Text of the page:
PayScale reports an average base salary of $61,680 a year for parish nurses and $65,680 for faith community nurses. Salaries for faith community nurses are slightly under the median for all RNs, which the U.S. Bureau of Labor Statistics (BLS) lists as $73,300.
Faith community nurses enter a growing job market; the BLS projects a 7% increase in RN employment from 2019-2029, which outpaces the average projected growth for all occupations. The demand for RNs stems from an aging U.S. population. RNs skilled in patient education should see a rise in opportunities, along with RNs who can provide home-based, outpatient, and residential care facility services, including in faith communities.
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Frequently Asked Questions
What is faith-based nursing?
The American Nurses Association defines faith-based or parish nursing as a nursing specialty area that focuses on intentional spiritual care within a process of preventing or minimizing illnesses and promoting holistic healthcare in a faith-based community. The specialization itself is relatively new but traces its roots to Christian healing ministries.
Can faith community nurses prescribe medicine?
Like other RNs, faith community nurses cannot prescribe medication. Depending on state laws, some MSN-level advanced practice registered nurses can write prescriptions. Prescribing medication does not typically fall within faith community nurses’ duties, but counseling clients on the importance of taking their medications falls within their roles as counselors and educators.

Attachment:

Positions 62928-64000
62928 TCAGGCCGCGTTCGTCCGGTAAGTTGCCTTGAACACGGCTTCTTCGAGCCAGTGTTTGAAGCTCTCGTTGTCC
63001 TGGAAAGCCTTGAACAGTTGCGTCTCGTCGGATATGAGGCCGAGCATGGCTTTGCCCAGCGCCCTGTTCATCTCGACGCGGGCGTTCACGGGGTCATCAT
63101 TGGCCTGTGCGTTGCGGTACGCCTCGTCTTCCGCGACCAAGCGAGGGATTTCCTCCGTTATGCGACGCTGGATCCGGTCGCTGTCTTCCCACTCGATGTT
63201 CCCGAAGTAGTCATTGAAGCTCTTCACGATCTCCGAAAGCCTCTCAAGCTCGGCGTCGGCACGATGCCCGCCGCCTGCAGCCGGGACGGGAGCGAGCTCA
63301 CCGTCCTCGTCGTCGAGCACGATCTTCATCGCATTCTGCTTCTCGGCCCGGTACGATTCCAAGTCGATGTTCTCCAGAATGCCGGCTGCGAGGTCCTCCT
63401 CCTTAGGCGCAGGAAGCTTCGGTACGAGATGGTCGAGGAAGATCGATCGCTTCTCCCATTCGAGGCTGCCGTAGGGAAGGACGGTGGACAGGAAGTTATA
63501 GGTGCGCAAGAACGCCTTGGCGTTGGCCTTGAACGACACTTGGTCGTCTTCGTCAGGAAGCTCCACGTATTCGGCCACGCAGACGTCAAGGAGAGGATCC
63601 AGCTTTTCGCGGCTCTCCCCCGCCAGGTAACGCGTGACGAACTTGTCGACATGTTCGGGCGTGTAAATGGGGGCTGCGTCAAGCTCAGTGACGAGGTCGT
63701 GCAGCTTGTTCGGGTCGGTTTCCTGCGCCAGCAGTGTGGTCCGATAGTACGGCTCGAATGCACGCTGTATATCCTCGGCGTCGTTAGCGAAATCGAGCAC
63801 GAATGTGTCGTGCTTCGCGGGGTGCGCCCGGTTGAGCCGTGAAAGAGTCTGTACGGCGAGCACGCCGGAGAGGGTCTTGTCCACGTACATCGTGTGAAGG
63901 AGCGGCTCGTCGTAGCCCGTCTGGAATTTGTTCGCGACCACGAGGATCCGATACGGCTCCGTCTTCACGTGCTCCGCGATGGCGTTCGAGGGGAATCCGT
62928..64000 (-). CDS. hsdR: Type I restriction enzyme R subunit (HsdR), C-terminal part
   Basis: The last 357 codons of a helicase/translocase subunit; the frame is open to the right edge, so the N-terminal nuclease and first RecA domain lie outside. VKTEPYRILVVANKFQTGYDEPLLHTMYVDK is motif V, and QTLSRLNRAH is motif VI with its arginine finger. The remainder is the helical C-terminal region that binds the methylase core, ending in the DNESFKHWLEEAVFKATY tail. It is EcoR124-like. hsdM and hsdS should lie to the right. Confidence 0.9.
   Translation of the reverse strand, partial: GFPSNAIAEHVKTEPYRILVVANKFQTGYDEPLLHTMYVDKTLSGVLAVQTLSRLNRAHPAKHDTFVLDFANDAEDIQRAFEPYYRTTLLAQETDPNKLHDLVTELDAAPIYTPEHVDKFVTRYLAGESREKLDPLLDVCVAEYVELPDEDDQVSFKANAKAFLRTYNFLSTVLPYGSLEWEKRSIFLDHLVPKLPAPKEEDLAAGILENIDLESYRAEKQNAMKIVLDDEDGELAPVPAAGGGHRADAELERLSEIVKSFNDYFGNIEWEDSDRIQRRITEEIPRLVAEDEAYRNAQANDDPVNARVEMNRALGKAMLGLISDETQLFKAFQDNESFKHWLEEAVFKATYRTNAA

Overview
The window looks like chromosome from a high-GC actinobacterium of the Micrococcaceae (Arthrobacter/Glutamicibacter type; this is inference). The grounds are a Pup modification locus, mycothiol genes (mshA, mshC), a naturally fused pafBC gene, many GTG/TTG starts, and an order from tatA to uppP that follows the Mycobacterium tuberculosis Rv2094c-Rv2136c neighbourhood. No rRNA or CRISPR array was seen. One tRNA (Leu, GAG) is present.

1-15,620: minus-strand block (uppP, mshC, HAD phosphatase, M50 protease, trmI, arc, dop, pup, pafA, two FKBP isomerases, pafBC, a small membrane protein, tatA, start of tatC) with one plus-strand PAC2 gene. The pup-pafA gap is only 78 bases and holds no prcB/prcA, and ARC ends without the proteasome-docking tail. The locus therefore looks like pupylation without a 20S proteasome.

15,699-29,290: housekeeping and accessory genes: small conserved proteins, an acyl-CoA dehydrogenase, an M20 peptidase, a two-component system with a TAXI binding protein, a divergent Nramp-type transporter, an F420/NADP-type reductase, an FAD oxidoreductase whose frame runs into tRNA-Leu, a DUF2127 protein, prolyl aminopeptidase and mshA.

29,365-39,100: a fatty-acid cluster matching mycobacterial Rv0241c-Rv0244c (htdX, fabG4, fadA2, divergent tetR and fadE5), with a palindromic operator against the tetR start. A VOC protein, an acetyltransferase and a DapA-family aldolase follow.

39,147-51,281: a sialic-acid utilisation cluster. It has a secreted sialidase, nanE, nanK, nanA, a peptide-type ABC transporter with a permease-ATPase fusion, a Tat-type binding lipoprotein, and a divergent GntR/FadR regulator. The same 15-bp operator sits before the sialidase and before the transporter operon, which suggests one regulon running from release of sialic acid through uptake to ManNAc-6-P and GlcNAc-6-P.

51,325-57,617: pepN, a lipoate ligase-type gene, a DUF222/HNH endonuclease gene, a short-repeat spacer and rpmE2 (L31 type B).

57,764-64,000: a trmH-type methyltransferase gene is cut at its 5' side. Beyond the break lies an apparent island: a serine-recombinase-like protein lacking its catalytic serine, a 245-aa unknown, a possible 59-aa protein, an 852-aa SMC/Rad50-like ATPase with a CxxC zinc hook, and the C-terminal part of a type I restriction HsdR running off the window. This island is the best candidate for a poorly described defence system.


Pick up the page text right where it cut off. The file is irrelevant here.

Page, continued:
What does a parish do?
A parish is a jurisdictional designation in which a local community organizes around a church and pastor of any Christian denomination. Parishes offer the members of the congregation social events and activities, service projects and opportunities, and community connections, particularly in rural areas.
What is the role of a faith community nurse?
The role of a faith community nurse combines nursing practice and health ministry within a parish or faith community. Parish nursing includes several subroles such as advocate, educator, counselor, referral agent, and volunteer facilitator and coordinator. Faith community nurses help their clients focus on their health from a faith-based perspective.
Resources for Faith Community Nurses
Westberg Institute for Faith Community Nursing
Westberg Institute supports the professional practice of faith community nursing with an educational curriculum, a knowledge sharing platform, an annual symposium, a research network, publications, and events. Membership is not required to access the institute's resources, and its faith community nursing foundations course trains practitioners throughout the world.
Health Ministries Association
Christian-based HMA educates healthcare professionals in rural areas worldwide and provides scholarships, health and spirituality workshops, networking resources and events, mentoring, and training. HMA offers membership to all healthcare practitioners along with a student membership for only $10 a year.
Center for Faith-Based and Neighborhood Partnerships
As part of the U.S. Department of Health and Human Services, the Partnership Center builds and supports faith-based and community alliances with the goal of serving communities, families, and individuals in need. The center publishes a newsletter, offers grants, hosts webinars, and posts toolkits and fact sheets on such topics as vaccination confidence, mental health during the COVID-19 pandemic, and the opioid epidemic.
Nicole Galan, RN, MSN
Nicole Galan, RN, MSN is a registered nurse who started in a general medical/surgical care unit and then moved to infertility care where she worked for almost 10 years. She has also worked for over 13 years as a freelance writer specializing in consumer health sites and educational materials for nursing students. Galan currently works as a full-time freelancer and recently earned her master’s degree in nursing education from Capella University.